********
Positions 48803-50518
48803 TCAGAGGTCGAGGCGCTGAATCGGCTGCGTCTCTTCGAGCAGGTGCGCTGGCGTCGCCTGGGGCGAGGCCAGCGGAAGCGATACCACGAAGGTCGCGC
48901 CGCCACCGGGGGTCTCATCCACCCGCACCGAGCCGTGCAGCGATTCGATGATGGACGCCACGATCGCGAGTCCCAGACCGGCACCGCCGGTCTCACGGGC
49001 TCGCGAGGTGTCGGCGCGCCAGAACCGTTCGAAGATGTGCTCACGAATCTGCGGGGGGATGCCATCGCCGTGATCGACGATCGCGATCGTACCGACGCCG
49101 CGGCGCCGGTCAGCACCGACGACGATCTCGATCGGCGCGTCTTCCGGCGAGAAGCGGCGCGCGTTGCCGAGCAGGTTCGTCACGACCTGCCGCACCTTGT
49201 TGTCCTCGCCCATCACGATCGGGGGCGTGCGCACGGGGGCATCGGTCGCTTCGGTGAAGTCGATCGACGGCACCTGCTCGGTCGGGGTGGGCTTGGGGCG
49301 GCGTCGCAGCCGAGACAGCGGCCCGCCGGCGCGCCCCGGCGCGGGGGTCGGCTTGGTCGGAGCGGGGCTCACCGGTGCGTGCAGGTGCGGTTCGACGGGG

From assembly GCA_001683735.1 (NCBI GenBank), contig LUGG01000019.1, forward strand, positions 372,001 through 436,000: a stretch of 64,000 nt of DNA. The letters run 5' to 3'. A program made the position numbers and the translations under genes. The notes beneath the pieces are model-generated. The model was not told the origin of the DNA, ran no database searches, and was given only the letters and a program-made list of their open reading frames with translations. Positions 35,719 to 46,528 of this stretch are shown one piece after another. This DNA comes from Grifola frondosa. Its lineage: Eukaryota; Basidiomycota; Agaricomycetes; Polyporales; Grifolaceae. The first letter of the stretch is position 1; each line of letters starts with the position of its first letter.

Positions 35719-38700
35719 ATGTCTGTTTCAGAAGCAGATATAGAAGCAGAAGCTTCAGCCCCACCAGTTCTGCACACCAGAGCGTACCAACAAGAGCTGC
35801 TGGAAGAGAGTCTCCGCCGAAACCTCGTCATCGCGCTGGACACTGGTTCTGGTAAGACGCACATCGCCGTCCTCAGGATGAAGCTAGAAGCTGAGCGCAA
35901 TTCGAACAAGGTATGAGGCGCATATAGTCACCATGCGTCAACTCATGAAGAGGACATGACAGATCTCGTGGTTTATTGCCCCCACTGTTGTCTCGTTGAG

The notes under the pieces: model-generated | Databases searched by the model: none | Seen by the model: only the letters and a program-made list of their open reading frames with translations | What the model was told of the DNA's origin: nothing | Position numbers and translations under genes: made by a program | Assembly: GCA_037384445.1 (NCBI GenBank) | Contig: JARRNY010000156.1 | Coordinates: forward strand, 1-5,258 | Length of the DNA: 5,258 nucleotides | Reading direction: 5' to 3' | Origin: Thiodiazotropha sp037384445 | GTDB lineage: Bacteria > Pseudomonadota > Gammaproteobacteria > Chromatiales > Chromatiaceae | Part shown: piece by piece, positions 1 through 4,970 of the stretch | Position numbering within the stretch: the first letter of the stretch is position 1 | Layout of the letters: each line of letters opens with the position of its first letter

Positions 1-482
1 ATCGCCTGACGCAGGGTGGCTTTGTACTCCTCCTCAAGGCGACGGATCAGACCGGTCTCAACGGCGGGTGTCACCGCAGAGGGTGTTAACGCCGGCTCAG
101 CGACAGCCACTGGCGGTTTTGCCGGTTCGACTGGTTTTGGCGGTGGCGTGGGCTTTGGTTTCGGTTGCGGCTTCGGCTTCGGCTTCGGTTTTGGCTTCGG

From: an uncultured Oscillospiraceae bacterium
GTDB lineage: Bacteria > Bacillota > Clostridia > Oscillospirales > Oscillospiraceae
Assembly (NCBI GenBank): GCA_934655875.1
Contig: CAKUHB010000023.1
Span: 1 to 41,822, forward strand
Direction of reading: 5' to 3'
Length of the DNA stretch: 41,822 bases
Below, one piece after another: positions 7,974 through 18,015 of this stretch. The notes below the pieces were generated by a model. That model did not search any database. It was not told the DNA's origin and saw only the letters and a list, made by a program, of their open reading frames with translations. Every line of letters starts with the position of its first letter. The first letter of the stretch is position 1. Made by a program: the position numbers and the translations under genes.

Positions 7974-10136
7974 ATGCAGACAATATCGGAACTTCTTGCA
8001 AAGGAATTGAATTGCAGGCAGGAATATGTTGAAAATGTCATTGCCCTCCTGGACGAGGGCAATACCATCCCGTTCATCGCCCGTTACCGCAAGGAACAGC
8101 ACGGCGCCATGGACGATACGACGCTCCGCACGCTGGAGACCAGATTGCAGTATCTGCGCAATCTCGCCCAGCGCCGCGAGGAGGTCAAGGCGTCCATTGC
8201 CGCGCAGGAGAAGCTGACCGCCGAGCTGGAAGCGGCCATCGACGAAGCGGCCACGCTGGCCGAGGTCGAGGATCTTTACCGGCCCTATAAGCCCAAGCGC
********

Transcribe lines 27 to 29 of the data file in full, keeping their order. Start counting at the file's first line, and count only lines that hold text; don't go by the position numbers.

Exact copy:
8001 AAGGAATTGAATTGCAGGCAGGAATATGTTGAAAATGTCATTGCCCTCCTGGACGAGGGCAATACCATCCCGTTCATCGCCCGTTACCGCAAGGAACAGC
8101 ACGGCGCCATGGACGATACGACGCTCCGCACGCTGGAGACCAGATTGCAGTATCTGCGCAATCTCGCCCAGCGCCGCGAGGAGGTCAAGGCGTCCATTGC
8201 CGCGCAGGAGAAGCTGACCGCCGAGCTGGAAGCGGCCATCGACGAAGCGGCCACGCTGGCCGAGGTCGAGGATCTTTACCGGCCCTATAAGCCCAAGCGC